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How was bank failure a factor to the 1920's Great Depression?

The banks lent out too much money to stock investors and expected them to give back a higher return but didn't. Banks then started to cut back on their loans but still ended up being in a debt because they weren't making much profit back from the people. It put the economy into recession.
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- The banks took the money the people gave them and loaned it out to other people.

- The banks gave out money and charged them interest to get a big return.

- Banks made more profit before the Great Depression than present day.

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Realistic Solution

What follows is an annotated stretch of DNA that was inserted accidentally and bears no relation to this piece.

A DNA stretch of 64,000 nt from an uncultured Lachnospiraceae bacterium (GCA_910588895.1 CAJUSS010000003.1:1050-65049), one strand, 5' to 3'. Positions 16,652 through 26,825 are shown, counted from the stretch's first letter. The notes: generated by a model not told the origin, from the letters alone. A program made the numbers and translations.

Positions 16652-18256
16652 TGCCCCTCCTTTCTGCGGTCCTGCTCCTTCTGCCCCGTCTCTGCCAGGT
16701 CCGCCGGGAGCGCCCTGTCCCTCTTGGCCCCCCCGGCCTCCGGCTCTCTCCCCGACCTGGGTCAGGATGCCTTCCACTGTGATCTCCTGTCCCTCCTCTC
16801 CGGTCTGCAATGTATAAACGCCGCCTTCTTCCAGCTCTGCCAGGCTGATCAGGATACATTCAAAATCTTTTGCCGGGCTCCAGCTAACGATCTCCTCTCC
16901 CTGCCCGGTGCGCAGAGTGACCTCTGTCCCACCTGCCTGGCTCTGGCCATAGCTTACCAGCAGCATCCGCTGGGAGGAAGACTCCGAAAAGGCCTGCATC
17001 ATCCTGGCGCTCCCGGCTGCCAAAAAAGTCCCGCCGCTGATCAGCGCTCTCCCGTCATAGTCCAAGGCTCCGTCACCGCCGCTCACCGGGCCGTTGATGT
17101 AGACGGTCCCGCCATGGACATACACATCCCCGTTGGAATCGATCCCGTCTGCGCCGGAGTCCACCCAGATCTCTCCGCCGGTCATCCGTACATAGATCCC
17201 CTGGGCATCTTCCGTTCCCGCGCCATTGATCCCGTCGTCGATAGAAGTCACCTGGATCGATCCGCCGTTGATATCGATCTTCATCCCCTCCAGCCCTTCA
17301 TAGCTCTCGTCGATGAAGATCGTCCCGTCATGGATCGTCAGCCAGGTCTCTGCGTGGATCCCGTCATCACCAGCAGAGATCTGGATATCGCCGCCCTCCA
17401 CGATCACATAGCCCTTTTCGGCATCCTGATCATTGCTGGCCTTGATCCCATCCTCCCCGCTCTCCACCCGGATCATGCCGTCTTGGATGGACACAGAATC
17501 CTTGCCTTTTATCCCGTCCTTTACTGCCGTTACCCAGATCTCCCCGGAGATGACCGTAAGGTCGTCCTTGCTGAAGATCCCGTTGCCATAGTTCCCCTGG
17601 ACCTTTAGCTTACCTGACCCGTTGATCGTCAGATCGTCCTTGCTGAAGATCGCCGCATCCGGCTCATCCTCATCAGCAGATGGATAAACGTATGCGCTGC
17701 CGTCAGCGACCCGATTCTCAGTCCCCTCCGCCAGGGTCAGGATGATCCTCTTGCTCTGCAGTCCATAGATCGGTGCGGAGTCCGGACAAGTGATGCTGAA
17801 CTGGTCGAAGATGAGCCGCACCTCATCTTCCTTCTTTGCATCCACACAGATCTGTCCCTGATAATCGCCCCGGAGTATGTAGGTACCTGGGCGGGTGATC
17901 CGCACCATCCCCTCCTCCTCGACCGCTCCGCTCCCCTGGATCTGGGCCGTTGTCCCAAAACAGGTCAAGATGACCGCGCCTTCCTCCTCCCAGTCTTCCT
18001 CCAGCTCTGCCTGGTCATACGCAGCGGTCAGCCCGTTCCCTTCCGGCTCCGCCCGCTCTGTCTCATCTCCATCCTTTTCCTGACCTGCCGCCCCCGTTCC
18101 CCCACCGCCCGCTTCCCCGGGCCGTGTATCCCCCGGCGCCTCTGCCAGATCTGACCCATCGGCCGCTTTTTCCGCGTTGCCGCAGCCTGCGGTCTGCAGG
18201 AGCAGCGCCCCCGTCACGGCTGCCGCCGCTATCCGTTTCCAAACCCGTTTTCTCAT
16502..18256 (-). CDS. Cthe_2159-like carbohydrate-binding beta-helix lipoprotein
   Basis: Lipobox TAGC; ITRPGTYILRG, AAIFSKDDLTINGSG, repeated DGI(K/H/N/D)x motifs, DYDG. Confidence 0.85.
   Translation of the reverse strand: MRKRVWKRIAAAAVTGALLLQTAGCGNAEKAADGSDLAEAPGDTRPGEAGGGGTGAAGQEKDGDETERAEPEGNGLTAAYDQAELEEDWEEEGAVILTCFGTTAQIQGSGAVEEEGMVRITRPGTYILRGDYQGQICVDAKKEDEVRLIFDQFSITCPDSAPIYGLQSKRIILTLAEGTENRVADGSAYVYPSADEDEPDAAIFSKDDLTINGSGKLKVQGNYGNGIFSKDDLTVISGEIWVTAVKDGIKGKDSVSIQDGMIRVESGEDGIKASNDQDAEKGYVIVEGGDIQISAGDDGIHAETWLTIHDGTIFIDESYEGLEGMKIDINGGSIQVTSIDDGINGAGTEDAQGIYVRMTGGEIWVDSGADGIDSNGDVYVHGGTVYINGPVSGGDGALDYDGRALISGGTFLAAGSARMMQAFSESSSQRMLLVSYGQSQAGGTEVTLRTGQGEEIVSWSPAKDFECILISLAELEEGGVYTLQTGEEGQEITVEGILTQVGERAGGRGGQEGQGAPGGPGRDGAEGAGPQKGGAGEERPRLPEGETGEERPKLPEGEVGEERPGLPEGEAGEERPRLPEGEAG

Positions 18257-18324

The banks could've loaned less and could've had a lower expectation from stock investors because they tried to give more out and wanted more back in return. They should've just kept making profit from collecting interest from people's loans instead of trying to invest more money.
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Could this happen again today?

No because banks today have FDIC ( Federal Deposit Insurance Corporation ). It's used to insure bank deposits up to $250,000. It keeps an eye on what's happening and addresses problems to the deposit insurance fund. It also helps limit effects on the economy if banks were to fail.